Talking to youth

B.C. is facing a public health emergency. People are dying every day from overdose because of an unregulated and highly-toxic drug supply. All parts of society are affected. Overdoses are being linked with fentanyl and carfentanil, synthetic opioids that can be fatal when obtained illegally, even in a few grains. Fentanyl has been detected in cocaine, crack, MDMA (ecstasy), crystal meth, heroin, fake oxy, and fake Percocet.

It’s important that youth rely on accurate information, not just what they read online or hear through word-of-mouth. It is critical they understand that overdoses do not discriminate. With any drug use, serious harm is a very real possibility every time.

Substance use can affect young people's general health, physical growth, and emotional and social development. It can also change how well they make decisions, how well they think, and how quickly they can react. Using substances can make it hard for young people to control their actions. For some young people, alcohol or other drug use may turn into a substance use problem.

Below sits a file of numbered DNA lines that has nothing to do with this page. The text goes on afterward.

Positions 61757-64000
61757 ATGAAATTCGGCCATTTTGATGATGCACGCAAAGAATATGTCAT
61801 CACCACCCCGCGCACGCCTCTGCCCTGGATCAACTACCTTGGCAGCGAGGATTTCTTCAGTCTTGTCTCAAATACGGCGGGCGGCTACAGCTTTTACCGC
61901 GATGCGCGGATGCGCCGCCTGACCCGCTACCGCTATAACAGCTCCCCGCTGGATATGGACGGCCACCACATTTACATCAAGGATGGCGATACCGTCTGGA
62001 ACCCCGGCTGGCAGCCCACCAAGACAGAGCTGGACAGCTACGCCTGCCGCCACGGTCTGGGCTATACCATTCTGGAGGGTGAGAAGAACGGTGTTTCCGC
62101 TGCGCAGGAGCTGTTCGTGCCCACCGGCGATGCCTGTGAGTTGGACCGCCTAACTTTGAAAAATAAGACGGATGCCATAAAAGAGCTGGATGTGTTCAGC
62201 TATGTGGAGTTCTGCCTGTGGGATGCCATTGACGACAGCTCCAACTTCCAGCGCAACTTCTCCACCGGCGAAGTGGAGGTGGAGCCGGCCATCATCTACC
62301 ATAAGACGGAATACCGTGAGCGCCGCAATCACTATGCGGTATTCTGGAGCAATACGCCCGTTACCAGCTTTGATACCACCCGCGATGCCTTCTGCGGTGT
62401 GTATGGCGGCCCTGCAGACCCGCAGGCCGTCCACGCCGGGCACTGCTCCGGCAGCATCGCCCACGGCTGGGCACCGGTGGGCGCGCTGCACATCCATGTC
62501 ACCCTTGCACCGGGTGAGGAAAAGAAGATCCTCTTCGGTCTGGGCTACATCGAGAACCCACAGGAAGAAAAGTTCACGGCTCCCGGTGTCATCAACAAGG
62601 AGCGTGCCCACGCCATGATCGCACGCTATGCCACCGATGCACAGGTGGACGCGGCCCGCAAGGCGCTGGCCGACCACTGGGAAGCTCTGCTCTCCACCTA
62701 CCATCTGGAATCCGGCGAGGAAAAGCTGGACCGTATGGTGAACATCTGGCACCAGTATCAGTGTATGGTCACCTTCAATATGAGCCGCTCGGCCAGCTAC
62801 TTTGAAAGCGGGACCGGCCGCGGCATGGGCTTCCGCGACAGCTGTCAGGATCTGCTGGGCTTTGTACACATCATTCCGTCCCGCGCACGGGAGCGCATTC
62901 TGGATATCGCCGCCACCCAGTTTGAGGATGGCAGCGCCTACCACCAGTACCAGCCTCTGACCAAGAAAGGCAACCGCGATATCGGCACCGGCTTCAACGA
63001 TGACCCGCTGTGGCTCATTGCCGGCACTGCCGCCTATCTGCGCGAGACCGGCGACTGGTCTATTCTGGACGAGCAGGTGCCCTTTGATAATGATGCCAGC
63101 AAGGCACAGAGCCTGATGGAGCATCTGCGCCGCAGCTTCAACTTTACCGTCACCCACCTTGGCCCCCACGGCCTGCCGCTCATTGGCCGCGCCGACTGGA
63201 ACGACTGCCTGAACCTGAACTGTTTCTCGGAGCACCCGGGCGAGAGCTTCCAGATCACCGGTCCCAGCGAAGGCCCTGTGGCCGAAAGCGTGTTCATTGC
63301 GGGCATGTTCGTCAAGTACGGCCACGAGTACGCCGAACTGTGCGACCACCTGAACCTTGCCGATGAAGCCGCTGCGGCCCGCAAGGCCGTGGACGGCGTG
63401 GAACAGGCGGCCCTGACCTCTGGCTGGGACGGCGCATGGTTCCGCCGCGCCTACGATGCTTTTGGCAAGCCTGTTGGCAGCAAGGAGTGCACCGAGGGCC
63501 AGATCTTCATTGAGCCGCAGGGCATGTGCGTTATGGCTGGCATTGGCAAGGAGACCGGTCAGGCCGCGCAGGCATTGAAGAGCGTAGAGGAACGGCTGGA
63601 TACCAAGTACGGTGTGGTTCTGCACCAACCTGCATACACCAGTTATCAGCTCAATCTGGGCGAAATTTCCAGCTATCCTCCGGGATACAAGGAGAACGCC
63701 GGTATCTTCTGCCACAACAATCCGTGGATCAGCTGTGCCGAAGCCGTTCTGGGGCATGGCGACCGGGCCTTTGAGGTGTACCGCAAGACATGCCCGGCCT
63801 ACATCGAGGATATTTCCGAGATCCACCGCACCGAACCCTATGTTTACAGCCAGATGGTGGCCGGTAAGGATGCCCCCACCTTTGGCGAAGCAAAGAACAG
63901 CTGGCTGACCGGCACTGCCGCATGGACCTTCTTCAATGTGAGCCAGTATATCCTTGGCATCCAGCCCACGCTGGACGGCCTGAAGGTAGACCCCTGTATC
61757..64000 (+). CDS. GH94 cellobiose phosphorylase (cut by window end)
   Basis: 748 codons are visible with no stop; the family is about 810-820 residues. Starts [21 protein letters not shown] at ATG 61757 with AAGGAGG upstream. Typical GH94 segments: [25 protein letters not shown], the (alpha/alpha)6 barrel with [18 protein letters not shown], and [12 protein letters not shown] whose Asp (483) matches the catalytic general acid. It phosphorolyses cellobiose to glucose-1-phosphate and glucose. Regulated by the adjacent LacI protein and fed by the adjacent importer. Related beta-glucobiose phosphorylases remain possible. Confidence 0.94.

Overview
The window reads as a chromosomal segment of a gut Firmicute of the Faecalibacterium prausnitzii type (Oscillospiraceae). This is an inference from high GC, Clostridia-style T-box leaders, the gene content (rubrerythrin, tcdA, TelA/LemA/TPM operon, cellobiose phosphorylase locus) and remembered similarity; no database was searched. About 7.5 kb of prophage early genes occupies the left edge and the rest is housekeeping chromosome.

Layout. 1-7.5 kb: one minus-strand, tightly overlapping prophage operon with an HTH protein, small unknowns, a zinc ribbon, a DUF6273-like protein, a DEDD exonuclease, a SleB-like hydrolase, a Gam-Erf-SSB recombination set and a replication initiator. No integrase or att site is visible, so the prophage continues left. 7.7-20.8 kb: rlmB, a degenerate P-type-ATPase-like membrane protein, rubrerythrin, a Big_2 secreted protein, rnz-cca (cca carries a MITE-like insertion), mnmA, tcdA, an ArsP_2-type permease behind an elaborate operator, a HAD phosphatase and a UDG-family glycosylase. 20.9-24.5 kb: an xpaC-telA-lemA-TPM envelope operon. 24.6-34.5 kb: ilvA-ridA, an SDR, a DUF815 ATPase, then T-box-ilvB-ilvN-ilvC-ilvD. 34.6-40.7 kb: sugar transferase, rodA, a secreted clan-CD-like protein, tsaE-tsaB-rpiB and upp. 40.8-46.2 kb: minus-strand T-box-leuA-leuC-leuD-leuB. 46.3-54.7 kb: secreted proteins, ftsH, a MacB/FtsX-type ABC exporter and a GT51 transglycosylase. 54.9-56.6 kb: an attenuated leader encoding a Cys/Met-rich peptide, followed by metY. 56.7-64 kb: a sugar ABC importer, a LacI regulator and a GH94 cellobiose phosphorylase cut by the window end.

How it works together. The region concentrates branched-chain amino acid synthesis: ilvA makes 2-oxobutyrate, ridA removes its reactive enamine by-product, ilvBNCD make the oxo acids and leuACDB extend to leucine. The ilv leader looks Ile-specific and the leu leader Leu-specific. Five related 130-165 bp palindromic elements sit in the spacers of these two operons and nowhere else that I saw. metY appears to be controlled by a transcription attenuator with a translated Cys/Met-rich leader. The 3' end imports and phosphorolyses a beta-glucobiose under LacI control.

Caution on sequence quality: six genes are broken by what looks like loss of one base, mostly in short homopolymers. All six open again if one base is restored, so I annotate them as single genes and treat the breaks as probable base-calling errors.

Role of parents, teachers and supportive adults

Research shows that youth are less likely to use substances when they have higher self-esteem, supportive relationships with adults –  parents, teachers, family members and other professionals – and positive role models.

Talk respectfully and honestly with the youth in your life about the facts and risks of using substances. Emphasize the lethal power of fentanyl and how difficult it is to know whether it has been mixed in with other drugs.

Read four tips for talking to youth about drugs.

Get informed

Learn about substances young people sometimes use. Find out how the substances work, what their street names are, and the signs of being under the influence. has information on:

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